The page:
News publisher Reach plc has committed to at least 30pc of its senior managers being women within the next two years.
The company has also confirmed it will make the same commitment at boardroom level by 2023, and says it also plans to ensure “greater representation for people of colour”.
The move means Reach will become part of the 30% Club, a campaign group that aims to get companies to commit to gender balance on boards and in senior management.
Both Reach chairman Nicholas Prettejohn and chief executive Jim Mullen have signed the group’s pledge, committing to take action on increasing diversity at the most senior levels of the company.
Mr Prettejohn, pictured, said: “Media organisations have a responsibility to represent the diversity of their audiences and joining the 30% Club is an important step to achieving this.
“Greater leadership diversity will strengthen the business at every level and put it in great stead to face the future.”
The scheme will see 10 high-performing women from Reach selected for external mentoring from other member organisations, ranging from Unilever to HSBC.
In turn, Reach will provide 10 senior leaders to the programme to act as mentors to women from other member organisations.
Mr Mullen added: “We don’t take targets lightly at Reach, but we’re ready to lead the charge and challenge ourselves to achieve more diversity at the highest level of the organisation.
“For us, this isn’t just about strengthening our leadership, but also unlocking even more talent throughout the business, making this a place where leaders can grow and thrive.”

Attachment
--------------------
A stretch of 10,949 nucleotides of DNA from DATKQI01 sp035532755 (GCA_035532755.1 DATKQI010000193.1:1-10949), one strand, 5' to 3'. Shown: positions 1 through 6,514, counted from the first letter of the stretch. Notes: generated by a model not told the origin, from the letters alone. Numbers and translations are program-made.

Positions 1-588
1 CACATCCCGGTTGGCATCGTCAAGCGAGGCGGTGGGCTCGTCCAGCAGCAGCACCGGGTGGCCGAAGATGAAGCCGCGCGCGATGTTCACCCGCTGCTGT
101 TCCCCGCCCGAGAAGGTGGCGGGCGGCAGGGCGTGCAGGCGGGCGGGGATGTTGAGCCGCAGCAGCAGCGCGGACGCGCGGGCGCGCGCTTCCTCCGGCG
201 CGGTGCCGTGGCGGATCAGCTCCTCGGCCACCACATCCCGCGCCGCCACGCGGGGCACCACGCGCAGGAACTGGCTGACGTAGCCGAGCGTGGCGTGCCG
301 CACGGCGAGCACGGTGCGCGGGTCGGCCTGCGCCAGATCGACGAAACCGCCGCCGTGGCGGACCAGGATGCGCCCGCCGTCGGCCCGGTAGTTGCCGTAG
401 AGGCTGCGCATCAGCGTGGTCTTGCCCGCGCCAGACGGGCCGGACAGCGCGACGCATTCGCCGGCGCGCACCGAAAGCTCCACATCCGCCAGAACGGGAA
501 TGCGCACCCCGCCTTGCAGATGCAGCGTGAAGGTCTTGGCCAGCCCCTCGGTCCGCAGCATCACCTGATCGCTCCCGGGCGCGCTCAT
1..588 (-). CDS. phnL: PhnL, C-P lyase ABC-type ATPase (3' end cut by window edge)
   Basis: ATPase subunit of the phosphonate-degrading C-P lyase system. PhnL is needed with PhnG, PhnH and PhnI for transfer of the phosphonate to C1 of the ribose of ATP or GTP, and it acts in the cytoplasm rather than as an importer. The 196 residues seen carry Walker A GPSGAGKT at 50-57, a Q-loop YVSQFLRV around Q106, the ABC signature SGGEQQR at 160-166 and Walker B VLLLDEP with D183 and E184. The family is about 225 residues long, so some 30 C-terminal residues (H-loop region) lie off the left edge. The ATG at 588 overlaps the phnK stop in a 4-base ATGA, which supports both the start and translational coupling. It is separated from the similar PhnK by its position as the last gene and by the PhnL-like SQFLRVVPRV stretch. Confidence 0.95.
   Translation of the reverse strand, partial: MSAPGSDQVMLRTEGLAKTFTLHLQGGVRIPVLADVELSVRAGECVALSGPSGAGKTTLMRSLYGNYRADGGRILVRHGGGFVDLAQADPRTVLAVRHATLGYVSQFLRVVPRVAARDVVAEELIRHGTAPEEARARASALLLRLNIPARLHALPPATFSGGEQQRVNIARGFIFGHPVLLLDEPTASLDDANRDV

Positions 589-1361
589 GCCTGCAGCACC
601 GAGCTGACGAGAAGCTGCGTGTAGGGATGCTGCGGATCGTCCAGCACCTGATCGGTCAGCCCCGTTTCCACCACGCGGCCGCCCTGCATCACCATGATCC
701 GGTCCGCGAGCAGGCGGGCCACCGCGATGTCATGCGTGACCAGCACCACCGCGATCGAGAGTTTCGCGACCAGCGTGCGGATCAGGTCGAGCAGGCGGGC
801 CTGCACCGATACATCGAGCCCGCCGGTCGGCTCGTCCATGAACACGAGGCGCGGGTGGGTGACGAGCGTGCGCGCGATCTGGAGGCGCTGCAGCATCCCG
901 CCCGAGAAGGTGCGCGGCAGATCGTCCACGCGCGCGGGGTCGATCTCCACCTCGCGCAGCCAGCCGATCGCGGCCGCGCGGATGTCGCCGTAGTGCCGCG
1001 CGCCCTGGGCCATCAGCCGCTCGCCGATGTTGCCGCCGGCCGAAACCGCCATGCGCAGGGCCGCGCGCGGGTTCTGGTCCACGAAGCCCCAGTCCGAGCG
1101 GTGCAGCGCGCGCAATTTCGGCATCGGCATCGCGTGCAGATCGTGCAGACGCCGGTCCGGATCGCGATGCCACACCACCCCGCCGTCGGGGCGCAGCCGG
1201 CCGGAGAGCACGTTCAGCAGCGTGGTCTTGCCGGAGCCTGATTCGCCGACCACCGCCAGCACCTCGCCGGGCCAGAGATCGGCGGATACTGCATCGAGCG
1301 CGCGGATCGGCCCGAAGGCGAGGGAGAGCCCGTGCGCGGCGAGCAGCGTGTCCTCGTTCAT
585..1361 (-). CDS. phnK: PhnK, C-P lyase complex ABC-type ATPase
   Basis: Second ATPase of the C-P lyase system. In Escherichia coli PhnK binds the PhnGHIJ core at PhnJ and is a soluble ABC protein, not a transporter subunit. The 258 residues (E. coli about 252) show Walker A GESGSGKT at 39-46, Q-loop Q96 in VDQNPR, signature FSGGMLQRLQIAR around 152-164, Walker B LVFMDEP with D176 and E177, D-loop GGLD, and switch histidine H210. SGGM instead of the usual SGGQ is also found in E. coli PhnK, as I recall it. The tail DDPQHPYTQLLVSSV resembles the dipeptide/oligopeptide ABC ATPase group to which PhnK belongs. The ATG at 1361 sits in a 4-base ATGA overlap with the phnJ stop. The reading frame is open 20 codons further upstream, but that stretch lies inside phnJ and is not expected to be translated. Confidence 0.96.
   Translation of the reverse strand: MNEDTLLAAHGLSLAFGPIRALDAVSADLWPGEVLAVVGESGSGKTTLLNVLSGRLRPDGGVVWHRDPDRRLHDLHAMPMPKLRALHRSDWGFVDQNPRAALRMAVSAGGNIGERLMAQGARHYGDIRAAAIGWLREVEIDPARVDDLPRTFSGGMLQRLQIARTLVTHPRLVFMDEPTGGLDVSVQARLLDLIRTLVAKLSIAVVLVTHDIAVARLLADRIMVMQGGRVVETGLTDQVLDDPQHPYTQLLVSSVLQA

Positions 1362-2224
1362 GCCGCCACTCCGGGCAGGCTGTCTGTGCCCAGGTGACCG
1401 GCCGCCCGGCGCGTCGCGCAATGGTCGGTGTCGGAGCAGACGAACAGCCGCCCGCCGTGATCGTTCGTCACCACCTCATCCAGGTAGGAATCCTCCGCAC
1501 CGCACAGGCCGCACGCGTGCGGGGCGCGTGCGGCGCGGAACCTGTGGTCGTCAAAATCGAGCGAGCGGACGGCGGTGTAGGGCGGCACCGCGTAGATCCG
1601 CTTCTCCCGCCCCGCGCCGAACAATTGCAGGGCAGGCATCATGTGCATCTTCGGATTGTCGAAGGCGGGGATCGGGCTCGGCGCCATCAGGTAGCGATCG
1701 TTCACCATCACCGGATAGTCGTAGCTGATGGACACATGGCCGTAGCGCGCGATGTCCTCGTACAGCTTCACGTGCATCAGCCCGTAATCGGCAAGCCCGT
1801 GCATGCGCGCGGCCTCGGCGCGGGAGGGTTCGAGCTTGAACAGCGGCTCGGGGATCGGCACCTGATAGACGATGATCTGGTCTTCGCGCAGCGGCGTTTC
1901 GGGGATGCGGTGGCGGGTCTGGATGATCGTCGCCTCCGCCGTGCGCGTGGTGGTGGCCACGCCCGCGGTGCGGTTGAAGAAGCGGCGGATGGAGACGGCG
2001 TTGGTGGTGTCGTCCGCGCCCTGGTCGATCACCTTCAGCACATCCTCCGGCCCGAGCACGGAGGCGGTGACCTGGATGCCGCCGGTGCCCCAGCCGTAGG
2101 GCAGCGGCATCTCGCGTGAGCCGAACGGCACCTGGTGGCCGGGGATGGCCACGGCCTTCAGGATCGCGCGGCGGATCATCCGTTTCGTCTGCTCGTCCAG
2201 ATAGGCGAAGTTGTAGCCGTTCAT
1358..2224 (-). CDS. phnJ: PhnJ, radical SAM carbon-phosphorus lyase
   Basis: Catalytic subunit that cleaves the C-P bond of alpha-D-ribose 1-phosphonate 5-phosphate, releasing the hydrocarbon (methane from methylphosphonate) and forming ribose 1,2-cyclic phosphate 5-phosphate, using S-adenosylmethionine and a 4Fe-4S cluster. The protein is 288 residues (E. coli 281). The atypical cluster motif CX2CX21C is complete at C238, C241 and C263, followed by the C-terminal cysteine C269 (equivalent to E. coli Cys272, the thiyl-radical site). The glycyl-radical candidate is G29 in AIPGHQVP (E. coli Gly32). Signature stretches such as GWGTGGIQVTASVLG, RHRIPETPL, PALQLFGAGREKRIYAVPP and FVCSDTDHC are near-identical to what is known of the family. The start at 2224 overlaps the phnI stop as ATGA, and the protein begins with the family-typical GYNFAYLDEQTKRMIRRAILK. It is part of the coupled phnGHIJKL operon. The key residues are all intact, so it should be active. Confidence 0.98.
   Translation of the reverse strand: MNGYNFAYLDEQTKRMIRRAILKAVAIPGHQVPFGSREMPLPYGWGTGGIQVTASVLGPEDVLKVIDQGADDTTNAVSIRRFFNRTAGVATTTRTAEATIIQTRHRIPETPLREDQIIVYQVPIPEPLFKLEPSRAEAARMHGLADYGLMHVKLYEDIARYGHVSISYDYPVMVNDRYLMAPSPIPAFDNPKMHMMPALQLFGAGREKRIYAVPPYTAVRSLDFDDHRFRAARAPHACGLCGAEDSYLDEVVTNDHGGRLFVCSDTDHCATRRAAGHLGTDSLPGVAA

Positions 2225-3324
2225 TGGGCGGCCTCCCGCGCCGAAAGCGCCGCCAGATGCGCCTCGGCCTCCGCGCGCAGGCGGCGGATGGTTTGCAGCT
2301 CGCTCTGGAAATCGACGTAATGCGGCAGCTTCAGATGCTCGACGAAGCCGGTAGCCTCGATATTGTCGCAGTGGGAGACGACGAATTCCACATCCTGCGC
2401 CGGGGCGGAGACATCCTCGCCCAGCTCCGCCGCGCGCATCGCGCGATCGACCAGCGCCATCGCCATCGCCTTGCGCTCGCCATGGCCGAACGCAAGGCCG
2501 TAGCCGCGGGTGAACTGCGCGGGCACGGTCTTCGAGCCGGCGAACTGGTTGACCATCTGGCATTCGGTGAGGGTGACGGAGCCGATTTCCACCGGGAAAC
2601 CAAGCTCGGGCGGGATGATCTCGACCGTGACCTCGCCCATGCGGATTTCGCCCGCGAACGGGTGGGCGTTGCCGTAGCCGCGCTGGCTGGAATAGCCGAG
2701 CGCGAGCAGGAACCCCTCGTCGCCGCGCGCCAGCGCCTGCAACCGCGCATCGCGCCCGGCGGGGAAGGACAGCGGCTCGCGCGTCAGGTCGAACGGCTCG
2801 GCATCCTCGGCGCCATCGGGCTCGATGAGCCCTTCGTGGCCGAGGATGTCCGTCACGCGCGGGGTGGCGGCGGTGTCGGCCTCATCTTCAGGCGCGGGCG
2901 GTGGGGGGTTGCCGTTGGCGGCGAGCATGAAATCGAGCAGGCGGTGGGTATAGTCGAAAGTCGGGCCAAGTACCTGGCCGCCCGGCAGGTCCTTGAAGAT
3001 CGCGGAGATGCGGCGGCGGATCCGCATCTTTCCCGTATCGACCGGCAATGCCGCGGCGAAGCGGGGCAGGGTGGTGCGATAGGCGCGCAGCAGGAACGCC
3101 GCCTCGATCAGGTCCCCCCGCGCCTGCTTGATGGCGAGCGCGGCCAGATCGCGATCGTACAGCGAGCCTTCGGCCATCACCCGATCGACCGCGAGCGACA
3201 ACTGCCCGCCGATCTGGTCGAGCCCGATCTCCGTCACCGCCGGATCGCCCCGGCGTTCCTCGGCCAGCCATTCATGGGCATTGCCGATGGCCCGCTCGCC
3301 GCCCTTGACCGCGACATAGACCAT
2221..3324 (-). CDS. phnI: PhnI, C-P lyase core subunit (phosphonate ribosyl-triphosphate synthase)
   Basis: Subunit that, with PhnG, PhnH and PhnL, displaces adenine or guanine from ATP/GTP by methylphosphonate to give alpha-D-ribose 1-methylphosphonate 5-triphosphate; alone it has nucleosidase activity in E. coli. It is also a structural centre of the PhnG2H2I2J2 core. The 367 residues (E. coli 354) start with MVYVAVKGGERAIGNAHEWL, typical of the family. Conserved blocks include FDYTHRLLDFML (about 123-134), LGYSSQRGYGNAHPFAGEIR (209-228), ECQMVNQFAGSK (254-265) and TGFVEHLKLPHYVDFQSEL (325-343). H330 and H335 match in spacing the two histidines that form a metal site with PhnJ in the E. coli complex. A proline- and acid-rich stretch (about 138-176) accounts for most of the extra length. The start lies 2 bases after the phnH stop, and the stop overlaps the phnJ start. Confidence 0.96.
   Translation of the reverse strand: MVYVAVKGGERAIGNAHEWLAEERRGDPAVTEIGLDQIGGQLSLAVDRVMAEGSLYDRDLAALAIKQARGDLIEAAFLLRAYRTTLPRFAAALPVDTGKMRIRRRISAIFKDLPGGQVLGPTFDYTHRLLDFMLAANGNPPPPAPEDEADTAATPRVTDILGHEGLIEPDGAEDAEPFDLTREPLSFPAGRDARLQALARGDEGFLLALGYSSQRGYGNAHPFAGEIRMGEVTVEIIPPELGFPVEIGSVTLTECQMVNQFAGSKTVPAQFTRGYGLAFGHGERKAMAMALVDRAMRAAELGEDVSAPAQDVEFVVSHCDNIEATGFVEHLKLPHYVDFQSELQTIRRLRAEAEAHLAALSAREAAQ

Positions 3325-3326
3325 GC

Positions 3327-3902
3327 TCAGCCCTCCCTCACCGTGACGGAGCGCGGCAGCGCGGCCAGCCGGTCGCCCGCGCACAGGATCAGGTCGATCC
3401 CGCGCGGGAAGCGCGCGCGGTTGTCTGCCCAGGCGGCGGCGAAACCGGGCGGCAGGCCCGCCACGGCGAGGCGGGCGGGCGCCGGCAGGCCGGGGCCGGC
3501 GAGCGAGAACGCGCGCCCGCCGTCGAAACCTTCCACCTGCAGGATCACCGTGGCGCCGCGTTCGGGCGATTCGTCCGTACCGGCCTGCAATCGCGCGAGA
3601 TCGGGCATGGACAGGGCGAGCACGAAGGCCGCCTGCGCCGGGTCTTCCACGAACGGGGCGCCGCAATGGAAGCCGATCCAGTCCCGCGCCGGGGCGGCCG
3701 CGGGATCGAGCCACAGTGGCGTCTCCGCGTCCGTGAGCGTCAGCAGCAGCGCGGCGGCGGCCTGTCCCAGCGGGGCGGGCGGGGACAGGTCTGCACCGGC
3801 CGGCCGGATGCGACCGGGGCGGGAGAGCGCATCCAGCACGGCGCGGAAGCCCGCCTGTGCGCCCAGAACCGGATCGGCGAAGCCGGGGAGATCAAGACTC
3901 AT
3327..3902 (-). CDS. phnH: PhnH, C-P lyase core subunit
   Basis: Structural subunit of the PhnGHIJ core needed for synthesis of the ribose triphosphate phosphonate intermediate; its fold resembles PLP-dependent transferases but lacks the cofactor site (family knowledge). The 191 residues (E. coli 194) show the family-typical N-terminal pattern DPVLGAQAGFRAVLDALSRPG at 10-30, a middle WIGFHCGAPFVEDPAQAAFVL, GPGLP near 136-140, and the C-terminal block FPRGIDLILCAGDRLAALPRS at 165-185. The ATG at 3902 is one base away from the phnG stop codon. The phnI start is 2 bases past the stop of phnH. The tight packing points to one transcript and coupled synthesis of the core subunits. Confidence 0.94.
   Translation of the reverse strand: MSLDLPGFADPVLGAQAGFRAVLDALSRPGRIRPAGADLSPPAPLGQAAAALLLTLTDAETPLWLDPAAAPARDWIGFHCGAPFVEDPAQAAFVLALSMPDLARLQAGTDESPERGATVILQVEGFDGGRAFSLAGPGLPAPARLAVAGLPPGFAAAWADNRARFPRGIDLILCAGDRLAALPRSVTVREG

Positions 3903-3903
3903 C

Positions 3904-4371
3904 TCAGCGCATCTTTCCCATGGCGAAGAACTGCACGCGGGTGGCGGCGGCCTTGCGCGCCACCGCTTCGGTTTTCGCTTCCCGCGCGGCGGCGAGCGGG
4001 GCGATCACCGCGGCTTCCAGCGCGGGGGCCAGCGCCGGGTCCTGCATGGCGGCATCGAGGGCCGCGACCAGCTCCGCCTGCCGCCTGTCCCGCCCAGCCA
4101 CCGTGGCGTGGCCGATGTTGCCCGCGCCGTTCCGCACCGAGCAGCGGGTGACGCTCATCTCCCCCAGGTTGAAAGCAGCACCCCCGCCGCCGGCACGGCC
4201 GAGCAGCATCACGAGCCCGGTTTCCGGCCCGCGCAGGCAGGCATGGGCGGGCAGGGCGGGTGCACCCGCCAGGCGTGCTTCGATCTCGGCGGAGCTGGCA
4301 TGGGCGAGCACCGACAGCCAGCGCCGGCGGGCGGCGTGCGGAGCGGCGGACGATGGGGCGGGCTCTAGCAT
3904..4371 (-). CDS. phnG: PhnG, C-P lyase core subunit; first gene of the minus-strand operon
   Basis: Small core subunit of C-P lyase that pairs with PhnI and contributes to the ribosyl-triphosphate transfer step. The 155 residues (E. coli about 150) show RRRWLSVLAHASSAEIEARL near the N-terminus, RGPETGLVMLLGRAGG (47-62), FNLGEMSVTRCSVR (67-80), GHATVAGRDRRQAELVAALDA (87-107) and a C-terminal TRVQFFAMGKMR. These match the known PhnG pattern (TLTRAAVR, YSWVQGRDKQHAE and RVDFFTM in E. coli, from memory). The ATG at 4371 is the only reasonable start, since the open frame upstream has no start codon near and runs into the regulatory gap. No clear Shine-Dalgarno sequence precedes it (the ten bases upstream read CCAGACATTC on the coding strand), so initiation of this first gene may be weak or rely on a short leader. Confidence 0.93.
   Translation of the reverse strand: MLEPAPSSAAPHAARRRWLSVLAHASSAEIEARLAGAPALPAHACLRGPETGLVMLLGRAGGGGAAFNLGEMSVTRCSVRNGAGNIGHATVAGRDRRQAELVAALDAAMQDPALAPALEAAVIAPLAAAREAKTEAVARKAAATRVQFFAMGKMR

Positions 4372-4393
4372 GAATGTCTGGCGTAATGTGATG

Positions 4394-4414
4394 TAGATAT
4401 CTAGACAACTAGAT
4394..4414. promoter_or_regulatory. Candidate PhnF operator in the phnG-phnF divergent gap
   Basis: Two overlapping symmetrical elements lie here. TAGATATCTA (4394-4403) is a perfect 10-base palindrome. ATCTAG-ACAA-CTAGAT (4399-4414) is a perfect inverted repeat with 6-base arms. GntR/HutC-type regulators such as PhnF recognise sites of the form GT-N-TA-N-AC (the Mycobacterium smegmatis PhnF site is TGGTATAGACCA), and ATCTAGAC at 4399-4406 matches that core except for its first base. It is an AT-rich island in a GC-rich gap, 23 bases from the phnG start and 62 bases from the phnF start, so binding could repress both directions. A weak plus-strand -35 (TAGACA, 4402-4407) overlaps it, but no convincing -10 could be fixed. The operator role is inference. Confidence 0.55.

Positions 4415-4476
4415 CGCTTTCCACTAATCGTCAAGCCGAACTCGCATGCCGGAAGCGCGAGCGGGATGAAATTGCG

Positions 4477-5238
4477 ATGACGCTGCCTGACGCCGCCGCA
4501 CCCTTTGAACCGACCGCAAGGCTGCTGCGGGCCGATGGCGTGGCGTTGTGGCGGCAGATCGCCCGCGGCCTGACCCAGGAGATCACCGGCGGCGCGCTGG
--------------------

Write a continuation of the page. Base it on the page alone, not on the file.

Ann Cairns, 30% Club global chair and executive vice chair at Mastercard, said: “I am thrilled that Reach, the UK’s largest commercial news publisher, has joined the 30% Club; leading the way in its sector.
“The media is so important in reflecting the make-up of society and inspiring progress – including within its own workforce and leadership – and has been a big source of support for the 30% Club since we launched in 2010.
“While there has been good progress on gender diversity on boards in recent years, there is so much more to be done. There are a good number of female newspaper editors in the UK, including the Mirror’s Alison Phillips, yet there are still just eight female CEOs in the FTSE 100.
“Diversity in governance is a business imperative for any company, and I sincerely hope other major publishers will commit to at least 30pc gender diversity on their boards and senior management teams in the not too distant future.”